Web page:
Periodontal disease—literally, disease “around the tooth” - affects the gums and the bone to which a tooth is attached. It is a bacterial infection that causes tooth loss and gum recession, and its main culprit is the bacterium, Streptococcus mutans, or S. mutans.
These tiny purple bacterium live in your mouth with upwards of 25,000 of other species of bacteria, some of which are helpful to maintaining a healthy mouth and others, like S. mutans, are the causes of decay.
For about thirty minutes after finishing a meal and your saliva production has slowed, the pH of your mouth sits at a level that allows S. mutans to thrive. The bacteria work quickly, and begin consuming the two things it loves most: the remaining starch and sugar molecules left behind from your food. Once S. mutans has finished consuming these starch and sugar molecules, the by-products of its *own* digestion process are a thin film of plaque that coats your teeth and provides a home for them, and lactic acid which erodes your tooth's enamel and can result in cavities.
Procedure D4342 represents the action taken to remove the buildup of plaque and its more hardened form, tartar, through periodontal scaling and root planing, or SRP. This procedure is similar to how teeth are cleaned during a typical adult prophylaxis and pediatric prophy, but the process takes place on the cementum of the tooth, which is the outer surface of the tooth's root, and below the gumline. This process is technically known as debridement, and is recommended if “early active” periodontis is witnessed in combination with tartar buildup, and a periodontal pocket (a widening of the gumline that has pulled away from the tooth), of 4 to 6 millimeters in detectable depth. This code also refers specifically to the number of teeth treated – in this case, anywhere from one to three (but no more than three), in a single quadrant of the mouth. These quadrants are simply referred to as: upper right, upper left, lower right and lower left.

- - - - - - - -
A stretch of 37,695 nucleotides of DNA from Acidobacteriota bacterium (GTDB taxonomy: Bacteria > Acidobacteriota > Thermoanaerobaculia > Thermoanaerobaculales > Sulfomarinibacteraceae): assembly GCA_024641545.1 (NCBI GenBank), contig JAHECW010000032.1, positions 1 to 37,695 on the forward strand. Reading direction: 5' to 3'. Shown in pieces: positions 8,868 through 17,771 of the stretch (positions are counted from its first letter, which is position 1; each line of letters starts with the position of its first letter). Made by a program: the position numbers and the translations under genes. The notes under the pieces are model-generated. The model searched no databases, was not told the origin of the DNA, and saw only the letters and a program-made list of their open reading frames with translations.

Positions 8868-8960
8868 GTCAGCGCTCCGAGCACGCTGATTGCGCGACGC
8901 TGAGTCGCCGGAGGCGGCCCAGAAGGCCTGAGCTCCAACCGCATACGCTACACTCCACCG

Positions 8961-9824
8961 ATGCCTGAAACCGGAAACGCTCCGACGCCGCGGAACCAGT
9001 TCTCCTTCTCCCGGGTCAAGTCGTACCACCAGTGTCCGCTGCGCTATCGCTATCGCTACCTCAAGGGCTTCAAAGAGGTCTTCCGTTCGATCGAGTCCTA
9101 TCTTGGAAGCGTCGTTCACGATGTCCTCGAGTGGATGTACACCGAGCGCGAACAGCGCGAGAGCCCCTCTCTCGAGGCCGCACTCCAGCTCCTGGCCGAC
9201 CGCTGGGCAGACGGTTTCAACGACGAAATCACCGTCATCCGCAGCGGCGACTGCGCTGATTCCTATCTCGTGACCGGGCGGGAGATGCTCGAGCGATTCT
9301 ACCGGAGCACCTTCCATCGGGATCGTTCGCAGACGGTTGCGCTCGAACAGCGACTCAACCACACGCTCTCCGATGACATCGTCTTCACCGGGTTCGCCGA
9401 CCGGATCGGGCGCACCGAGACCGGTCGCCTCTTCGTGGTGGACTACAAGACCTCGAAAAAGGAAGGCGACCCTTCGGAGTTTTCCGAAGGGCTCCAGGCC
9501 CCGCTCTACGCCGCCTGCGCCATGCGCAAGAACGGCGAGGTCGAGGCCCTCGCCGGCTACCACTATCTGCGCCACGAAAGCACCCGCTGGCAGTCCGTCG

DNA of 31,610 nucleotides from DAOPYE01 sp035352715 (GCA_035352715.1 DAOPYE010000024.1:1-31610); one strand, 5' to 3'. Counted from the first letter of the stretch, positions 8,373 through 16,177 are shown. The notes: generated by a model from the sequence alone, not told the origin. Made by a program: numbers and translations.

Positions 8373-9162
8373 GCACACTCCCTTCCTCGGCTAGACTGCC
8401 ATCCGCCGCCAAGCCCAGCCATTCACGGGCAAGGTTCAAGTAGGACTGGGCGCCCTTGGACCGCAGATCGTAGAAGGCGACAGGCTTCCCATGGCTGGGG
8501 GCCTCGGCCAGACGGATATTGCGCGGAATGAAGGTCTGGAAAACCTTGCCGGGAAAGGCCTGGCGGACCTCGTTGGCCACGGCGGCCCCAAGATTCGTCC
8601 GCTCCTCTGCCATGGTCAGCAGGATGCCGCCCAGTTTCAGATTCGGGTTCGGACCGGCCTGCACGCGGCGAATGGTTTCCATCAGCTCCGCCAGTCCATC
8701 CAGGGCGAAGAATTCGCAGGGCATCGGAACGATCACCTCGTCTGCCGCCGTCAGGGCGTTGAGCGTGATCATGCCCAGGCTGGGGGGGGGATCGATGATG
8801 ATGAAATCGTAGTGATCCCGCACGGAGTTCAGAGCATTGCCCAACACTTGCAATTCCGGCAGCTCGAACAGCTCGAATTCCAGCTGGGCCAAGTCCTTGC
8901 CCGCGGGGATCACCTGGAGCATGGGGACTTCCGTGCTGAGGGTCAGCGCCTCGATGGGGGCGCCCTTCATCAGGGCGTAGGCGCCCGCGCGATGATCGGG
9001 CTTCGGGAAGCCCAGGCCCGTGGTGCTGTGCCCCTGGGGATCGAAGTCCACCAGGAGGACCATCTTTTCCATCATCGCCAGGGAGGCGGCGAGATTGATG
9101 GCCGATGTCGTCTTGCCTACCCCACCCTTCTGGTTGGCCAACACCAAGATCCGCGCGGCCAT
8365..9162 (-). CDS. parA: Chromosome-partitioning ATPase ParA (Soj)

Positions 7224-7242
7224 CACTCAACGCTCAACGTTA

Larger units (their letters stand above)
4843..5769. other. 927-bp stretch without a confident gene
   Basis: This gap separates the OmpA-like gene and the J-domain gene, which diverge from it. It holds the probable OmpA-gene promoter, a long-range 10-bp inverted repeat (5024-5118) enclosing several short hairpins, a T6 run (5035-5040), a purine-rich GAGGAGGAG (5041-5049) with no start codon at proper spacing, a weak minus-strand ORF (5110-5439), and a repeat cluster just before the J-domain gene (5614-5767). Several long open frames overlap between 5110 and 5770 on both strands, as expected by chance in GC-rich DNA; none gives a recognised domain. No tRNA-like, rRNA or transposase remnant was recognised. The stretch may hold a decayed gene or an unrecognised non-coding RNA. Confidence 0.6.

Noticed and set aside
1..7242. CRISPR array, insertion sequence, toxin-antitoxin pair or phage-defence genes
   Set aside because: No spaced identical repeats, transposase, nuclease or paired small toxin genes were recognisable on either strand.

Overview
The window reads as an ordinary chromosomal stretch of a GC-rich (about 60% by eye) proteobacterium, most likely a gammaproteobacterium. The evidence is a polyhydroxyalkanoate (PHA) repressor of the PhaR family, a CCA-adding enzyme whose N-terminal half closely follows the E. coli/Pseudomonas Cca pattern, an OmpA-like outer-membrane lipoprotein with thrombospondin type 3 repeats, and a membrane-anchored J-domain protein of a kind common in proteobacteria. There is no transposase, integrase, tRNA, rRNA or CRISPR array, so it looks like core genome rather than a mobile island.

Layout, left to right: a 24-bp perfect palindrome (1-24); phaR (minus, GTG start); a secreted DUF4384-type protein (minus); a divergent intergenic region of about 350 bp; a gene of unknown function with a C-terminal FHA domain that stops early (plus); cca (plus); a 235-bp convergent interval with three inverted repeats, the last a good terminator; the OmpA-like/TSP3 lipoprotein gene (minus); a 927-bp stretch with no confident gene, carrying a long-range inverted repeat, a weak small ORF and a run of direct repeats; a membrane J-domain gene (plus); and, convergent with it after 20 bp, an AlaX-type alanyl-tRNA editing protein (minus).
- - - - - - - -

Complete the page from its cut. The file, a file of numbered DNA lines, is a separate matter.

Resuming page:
The procedure first involves the application of an anesthetic to numb the affected areas, and an antiseptic to lessen the volume of live bacteria in the mouth. Next, using a sharp hand tool called a curette, your dentist will scrape off (or, “scale”) the hardened tartar deposits on the root of the tooth in an upward motion. An electric instrument called an ultrasonic scaler may also be used to break off the deposits from the tooth should the curette not prove as complete a solution. Any deposits left behind by the ultrasonic scaler can be scraped off by hand.
After this, your dentist will then smooth out, (or, “plane”) the root surfaces. Planing is a process very similar to what a woodworker would do when they take a long roughened edge of a board and make it smooth by using a “planer.” The same general technique is used here to make the cementum smooth once again, and more equipped to combat plaque buildup in the future.
Because it is effective in eliminating infection, scaling and root planing is often the only treatment needed for periodontal disease. However, in cases where the disease is more advanced or the gum pockets are too deep, your dentist may have to apply timed-release antibiotics to the affected areas, or resort to surgical treatment. In any case, your dentist will schedule reevaluation and prescribe regular maintenance visits for continued care.
To look up and find more cdt dental codes from the American Dental Association, please visit our complete Dental Procedure Code Library.